The Romanians are a professional bunch, and Romania is one of only five countries conducting combat operations here besides the Americans. Romanian is a romance language, but it's nonetheless alien to a speaker of French or Spanish. After awhile, though, I started picking out Italian words here and there. When I also slowly started to learn that all three men in the Humvee with me spoke some English they told me that Italian is indeed the closest language to their language. Inevitably they took the opportunity to inform me Romania is where the Romans fled when the western empire finally collapsed. I think that's mostly mythological, that most Romans probably stayed right in Italy. Still, Romania is a closer place to flee to than, say, Sweden, and the country's name does lend itself to the story.
Turns out Romanians run the show at Lagman, with the 1-4 and others providing a supporting role. In brief, this place is a defecation-hole. It's worse than where I spent my last two embeds, Camp Corregidor in Ramadi, which itself had a notorious reputation. The one way this place is better is that it doesn't take mortar rounds and hence you don't need to wear body armor within the wire. I'm squeezed like a sardine with two AP reporters in a room meant for one very small person. There is a PX, but it goes out of business today. Corregidor acquired a PX between my two embeds there, plus a market run by locals. There are all of four male showers, two with curtains missing. There are only two computers with Internet connections, a serious problem for me. Part of the place is literally made of mud. Yeah, I knew not to expect the Ritz-Carleton but I'm rather shocked that after five years this place is so crude. But it's a reason that concerns the entire war effort and you'll hear about it in future installments.
|Colorful Afghan tents dot the countryside. Photo by Michael Fumento. Click image for larger view.|
And now a word from our sponsor. That's me. This trip and these blogs to help readers like you remember the forgotten war is paid for entirely out of my own pocket. To name just the three largest expenses, airfare to Kuwait was $1,200. War insurance to cover injuries by hostile action was $775, and there's not even any life insurance in that. A video camera replacement for the one destroyed in an irrigation canal in Ramadi, Iraq was $275. Hitting that PayPal or Amazon.com button at the bottom of this blog will help pay part of that plane ticket, perhaps a day's worth of war insurance, or piece of that video camera.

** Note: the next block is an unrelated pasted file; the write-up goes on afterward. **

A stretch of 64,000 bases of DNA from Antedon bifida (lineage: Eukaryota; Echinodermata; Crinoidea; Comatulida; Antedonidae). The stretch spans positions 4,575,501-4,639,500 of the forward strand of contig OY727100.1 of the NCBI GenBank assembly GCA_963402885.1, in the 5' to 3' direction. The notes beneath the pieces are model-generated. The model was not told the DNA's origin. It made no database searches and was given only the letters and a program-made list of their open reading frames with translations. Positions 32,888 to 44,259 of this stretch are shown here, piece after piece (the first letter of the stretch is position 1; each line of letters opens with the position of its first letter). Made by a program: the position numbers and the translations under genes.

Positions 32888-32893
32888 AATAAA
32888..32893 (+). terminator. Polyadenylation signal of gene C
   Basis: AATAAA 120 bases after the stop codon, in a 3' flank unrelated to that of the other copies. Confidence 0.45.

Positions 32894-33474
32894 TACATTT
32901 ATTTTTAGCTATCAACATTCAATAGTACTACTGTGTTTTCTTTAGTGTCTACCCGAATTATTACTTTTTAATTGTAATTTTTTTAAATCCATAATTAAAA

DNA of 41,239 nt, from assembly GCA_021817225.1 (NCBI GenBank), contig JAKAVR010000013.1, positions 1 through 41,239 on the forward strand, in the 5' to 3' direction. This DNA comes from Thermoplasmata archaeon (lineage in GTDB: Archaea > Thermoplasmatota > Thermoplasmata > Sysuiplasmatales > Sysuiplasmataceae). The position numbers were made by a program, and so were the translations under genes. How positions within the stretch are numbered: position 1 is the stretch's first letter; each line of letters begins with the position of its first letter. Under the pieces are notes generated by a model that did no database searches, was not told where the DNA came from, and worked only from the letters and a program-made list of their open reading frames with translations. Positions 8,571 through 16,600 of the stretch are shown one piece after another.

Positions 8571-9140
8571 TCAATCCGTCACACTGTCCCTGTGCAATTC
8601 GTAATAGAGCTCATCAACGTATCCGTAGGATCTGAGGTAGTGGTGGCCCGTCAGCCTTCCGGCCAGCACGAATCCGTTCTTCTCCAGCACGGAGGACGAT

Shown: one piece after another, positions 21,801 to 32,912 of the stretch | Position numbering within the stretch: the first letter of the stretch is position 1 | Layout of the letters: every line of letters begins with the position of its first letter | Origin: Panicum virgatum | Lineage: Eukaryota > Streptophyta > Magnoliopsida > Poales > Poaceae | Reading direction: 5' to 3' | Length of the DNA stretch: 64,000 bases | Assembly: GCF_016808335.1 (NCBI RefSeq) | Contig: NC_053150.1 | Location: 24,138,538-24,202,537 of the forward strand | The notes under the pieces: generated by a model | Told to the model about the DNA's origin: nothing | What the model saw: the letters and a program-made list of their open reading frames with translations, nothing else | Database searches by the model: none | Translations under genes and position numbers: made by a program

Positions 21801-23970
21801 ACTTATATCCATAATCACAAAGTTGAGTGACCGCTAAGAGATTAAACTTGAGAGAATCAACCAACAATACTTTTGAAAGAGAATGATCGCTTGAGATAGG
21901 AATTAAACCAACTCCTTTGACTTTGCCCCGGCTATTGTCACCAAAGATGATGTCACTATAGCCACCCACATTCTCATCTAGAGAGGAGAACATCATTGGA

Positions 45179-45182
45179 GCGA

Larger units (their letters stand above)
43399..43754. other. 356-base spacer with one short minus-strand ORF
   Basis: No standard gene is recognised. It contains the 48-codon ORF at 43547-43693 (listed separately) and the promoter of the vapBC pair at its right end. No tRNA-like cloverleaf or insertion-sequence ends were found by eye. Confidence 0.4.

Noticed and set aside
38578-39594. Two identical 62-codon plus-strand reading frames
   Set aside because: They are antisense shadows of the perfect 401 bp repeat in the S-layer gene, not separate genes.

The number of citizen embeds who because they pay their own way, are beholden to no one, and can report and photograph the truth exactly as they see it has shrunk to a mere handful. As hard as we might try we cannot hope to broadly counter the mis- and disinformation spouted by the MSM. It is with humility, and not hubris, that I say we need many times the citizen embeds we have and yet we can expect the number to keep shrinking. For my part, I should like to remain within that number and keep my reputation for going to not the most comfortable or safest places but the least comfortable and most dangerous. That's where the real news about our soldiers is being made.
|Graves covered with stones and marked by colorful cloths are frequently seen by the road. Photo by Michael Fumento. Click image for larger view.|
Michael Fumento has paid for this trip entirely out of pocket, including roundtrip airfare to Kuwait, war insurance, and virtually all his gear. Please support him via PayPal Donate or Amazon Honor System via the logos below.
April 17, 2007 11:20 AM ·